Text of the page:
The grove of pecan trees had been planted generations earlier, long before Hodge was born in the shelling shed to Esperanza, who left him there when it was time to move on with the crew to pick the next farm. His mother gave him his first name, although he never used it. Also, the umber cast to his skin that set him apart in Missouri in 1927.
From Grigg Hamblin, Hodge would inherit the land where the trees had been set out in orderly rows along the floodplain.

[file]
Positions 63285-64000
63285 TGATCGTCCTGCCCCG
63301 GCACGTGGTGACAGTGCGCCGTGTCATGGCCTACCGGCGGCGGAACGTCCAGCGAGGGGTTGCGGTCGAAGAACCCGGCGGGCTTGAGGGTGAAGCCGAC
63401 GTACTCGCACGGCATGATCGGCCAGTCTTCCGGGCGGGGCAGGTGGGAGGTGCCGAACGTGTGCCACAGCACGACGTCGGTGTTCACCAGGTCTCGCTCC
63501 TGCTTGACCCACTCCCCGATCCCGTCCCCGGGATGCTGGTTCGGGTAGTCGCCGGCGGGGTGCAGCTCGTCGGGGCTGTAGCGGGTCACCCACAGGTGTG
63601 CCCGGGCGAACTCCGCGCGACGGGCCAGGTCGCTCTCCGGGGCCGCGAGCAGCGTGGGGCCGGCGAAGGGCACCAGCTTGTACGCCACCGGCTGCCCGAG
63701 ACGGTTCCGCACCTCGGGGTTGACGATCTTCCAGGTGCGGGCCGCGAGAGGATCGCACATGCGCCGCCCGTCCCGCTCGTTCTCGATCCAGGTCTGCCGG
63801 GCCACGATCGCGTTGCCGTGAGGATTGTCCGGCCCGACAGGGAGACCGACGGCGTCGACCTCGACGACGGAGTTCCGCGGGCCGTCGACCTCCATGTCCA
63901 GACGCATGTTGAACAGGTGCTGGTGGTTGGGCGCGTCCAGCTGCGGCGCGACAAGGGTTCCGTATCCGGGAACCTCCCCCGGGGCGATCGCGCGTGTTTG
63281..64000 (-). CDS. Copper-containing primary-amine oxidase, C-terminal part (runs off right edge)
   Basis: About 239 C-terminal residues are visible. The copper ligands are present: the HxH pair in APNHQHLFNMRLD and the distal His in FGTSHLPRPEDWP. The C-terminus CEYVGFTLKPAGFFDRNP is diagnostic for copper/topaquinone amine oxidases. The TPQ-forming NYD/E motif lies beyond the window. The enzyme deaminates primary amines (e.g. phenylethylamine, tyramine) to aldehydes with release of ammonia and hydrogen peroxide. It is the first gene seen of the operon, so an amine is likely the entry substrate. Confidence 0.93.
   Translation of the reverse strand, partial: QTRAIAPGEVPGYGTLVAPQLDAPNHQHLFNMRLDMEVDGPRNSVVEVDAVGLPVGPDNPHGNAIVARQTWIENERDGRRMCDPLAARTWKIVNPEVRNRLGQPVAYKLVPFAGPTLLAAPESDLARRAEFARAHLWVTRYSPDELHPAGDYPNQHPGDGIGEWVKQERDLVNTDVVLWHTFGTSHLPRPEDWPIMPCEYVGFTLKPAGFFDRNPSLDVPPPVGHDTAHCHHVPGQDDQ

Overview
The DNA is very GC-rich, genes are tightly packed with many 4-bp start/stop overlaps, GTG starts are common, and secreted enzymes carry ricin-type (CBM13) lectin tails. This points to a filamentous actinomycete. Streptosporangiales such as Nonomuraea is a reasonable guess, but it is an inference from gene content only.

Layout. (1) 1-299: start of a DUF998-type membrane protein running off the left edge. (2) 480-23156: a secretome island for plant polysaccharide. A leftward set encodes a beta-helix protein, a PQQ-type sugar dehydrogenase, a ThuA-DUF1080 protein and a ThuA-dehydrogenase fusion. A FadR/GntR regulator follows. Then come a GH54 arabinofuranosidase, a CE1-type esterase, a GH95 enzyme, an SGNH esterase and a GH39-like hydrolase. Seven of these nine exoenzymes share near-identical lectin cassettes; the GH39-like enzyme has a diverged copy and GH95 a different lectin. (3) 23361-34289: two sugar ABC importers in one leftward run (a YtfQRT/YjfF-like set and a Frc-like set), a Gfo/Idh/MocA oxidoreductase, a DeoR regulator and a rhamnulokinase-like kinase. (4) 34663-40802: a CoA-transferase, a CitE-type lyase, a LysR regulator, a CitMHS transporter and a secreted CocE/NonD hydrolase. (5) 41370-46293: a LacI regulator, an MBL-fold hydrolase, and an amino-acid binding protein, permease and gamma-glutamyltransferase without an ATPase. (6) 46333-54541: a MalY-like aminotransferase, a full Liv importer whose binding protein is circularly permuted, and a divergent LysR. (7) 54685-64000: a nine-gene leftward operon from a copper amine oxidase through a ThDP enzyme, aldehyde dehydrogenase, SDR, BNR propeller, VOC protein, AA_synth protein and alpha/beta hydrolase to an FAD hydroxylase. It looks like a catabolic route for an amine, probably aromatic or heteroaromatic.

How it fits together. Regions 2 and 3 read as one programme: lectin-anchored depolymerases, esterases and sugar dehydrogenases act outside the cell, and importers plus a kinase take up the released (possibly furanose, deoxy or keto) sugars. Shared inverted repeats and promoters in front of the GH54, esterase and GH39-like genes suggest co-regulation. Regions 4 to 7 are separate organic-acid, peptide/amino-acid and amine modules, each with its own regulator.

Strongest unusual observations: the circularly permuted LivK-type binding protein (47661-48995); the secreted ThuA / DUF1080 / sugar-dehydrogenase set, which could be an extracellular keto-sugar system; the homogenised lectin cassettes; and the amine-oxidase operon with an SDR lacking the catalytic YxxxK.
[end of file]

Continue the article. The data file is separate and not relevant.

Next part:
From the trees, he got both a living and an identity. As if he’d been bred for it, and perhaps he was, Hodge was the special kind of being that is a pecan farmer. Atop sturdy, straight legs, he was mostly trunk supporting a thick V of shoulders, muscles knotting his arms down to long fingers. A head of nut-brown curls went uncut during the harvest season when he didn’t even bother to return to the house at night.
Arizona Hodges Hamblin belonged only to the trees, and that’s how it went until he was almost 30.